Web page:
Haines resident Heather Lende is a newspaper obituary writer, author and assembly member. Soon, she could be an executive producer on a TV show based on her life. An international TV production company has optioned the rights for two of Lende’s memoirs. The small town of Haines may have more than 15 minutes of fame if the show comes to fruition.
Imagine getting an email from TV producers with a list of famous actresses who might play you.
“It’s really funny,” said Lende. “Like you do kind of think, is this real? And then you think well maybe. And then you think no, it might not be. And then you think well, it could be. So I don’t know, I guess part of me will believe it when I see it.”
There aren’t any actors attached to the show yet. But there is an international media company, which touts shows like “American Gods” and “The Young Pope.” And there are producers heading the project who worked on shows like “Call the Midwife” and “The Honourable Woman.”
Lende says one of those producers visited Haines last year, during the talks leading up to this announcement.
“We kind of thought well, let’s check him out and invite him to dinner with a bunch of friends and let them kind of drill him on the whole thing,” Lende said. “And when he passed, they all left and said ‘I think it’s gonna be OK. He’s got it and they’re gonna do right by you.'”
“That was me,” said Christian Vesper, an executive with FremantleMedia.
He says a colleague of his got interested in Lende’s books after reading a BBC article about her. Fremantle reached out to Lende, and things progressed from there. Vesper is based in New York. He explains his interest in the project.
“You know it’s a really tense and divisive time right now,” Vesper said. “And I think there’s space on television for a story about family, and life and death. I think Heather’s writing and stories are very optimistic and humane and I think there’s a place in the world for that right now.”
Lende says when she first heard from Fremantle, she had some concerns.
“My books are about my life, and they’re also about this community and it’s everything I care about,” Lende said. “So I want to make sure it’s done right.”
Working with the producers, Lende established safeguards which she thinks will protect people’s privacy. The show will be inspired by her books, it won’t be an exact recreation. She says the main character probably won’t even be named Heather. And the town won’t be called Haines.
“It will be a small town in Alaska, we might even call it Port Chilkoot,” Lende said. “And Haines will certainly be able to claim it. But we’re being pretty careful there too.”
Lende says her understanding is that the show will be like a mix of “Murder She Wrote” and “Northern Exposure.” Each episode will be structured around an obituary.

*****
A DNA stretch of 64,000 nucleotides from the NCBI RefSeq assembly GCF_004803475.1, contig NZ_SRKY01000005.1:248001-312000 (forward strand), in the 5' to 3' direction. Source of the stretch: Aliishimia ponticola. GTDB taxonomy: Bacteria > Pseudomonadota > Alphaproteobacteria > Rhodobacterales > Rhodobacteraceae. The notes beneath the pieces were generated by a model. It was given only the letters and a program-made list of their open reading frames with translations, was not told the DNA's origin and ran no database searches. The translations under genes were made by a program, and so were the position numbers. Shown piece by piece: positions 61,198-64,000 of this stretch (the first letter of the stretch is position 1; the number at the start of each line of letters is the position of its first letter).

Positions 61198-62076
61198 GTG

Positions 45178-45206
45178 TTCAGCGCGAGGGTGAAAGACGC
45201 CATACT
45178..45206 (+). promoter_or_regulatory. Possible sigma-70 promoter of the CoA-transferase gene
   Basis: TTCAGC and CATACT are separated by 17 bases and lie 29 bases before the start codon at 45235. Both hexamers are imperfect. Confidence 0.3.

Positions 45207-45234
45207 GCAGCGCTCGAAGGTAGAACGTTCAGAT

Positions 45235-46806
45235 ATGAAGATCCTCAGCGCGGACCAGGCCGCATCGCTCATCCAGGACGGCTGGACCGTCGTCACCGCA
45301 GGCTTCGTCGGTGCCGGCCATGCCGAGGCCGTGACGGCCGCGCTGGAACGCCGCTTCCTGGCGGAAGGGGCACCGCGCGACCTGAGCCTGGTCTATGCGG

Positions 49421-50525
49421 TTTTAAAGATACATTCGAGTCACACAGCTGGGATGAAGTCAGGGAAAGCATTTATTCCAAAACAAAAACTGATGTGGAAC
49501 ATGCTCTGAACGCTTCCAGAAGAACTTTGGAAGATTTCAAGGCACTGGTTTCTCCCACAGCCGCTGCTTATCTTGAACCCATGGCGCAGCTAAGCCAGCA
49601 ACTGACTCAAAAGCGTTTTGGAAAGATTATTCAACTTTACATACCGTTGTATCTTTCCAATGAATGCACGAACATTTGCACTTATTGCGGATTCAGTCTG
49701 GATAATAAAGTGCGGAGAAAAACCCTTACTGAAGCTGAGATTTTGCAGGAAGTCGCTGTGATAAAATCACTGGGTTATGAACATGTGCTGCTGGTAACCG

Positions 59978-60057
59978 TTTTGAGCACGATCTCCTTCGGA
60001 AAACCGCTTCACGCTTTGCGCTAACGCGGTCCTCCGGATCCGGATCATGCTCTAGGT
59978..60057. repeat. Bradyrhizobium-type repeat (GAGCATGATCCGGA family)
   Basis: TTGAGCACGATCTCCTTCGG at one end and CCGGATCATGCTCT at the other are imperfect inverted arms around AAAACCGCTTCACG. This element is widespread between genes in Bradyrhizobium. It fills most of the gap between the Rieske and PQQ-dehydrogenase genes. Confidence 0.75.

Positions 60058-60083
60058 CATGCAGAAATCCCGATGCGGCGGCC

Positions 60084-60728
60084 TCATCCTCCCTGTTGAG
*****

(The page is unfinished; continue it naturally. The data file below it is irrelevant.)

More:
“And in the writing of that there will be some existential issue that is solved through the course of it,” Lende said. “And [they] will find the good by the end of the show.”
Fremantle optioned the rights for two of Lende’s books, her very first memoir, “If You Lived Here, I’d Know Your Name,” and her latest, “Find the Good.” Lende says she purposely excluded her second book, “Take Good Care of the Garden and the Dogs.”
“The middle book is my most personal,” Lende said. “About getting run over, my mom dying, and there’s a lot of faith in it. I actually held that one out for now to see how it all works out, if I’m confident that it’s gonna go well.”
If it does go well, Lende might allow the TV producers to use those experiences, including the one where she was run over by a truck while riding her bike.
“That’s like made-for-TV, right?” Lende quips.
The most recent drama in Lende’s life is political. She is one of three assembly members targeted in a recall election this August. Lende says she doesn’t know if the recall will make it into the show.
“You know, drama is drama, and it’s pretty dramatic what’s going on right now,” Lende said. “But that’ll depend on when they need the plot twist or depending on what happens, I don’t know.”
Lende says Haines is a dramatic town, on all kinds of levels. But she thinks what fascinates outsiders about this place is more than that.
“I think people are craving community and connection,” Lende said. “Connection to both other people and a place in the kind of way that we have here. That’s just increasingly rare in the world. And I think that really appeals to people.”
Fremantle’s Christian Vesper says a writer is on board to develop a pitch for TV networks. He says it’s impossible to predict whether the show will get picked up, and if it does, it’s hard to say how long it would take before the fictional version of Haines makes it to TV.